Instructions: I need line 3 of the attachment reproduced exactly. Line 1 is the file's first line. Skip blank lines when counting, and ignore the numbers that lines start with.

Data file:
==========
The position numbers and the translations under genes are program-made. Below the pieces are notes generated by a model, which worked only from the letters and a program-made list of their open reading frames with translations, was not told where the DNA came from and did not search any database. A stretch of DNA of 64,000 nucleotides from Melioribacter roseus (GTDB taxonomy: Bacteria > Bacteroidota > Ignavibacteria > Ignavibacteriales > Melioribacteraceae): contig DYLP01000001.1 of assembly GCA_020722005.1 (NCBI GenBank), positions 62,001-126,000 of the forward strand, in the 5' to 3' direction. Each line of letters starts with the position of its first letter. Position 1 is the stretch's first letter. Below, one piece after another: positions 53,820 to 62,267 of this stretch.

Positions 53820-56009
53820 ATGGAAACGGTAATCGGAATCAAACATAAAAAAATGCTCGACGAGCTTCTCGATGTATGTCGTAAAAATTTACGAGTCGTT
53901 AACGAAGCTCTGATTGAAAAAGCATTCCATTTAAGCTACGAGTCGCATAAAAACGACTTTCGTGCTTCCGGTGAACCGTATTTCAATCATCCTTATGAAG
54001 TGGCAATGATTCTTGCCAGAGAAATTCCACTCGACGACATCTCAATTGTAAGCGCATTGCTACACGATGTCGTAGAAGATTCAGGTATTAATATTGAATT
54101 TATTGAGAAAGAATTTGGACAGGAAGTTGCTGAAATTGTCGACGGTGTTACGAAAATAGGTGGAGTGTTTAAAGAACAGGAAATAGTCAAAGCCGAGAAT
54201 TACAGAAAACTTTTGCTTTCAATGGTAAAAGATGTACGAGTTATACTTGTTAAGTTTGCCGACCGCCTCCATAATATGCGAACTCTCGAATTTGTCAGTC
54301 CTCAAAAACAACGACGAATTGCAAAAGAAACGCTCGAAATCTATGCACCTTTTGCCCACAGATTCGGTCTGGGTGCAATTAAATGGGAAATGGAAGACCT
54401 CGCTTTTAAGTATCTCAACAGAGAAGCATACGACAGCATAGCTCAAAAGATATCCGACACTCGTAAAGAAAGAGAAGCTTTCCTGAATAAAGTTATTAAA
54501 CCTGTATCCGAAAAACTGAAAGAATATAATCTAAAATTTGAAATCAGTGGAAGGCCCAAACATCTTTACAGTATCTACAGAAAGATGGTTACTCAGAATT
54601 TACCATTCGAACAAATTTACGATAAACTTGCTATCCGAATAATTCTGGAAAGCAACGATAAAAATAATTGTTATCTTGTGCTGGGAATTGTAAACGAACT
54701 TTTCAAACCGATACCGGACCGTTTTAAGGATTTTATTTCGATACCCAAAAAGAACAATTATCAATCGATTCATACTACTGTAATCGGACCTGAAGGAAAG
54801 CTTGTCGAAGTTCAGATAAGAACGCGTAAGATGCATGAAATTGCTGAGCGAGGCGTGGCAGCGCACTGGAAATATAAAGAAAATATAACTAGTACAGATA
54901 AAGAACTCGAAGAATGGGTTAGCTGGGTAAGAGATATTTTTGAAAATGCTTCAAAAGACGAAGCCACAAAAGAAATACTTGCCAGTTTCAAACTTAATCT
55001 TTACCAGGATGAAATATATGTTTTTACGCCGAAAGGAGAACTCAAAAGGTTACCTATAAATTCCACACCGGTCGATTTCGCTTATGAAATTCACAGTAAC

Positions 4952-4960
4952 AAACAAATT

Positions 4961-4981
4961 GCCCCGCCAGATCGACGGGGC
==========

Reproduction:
53820 ATGGAAACGGTAATCGGAATCAAACATAAAAAAATGCTCGACGAGCTTCTCGATGTATGTCGTAAAAATTTACGAGTCGTT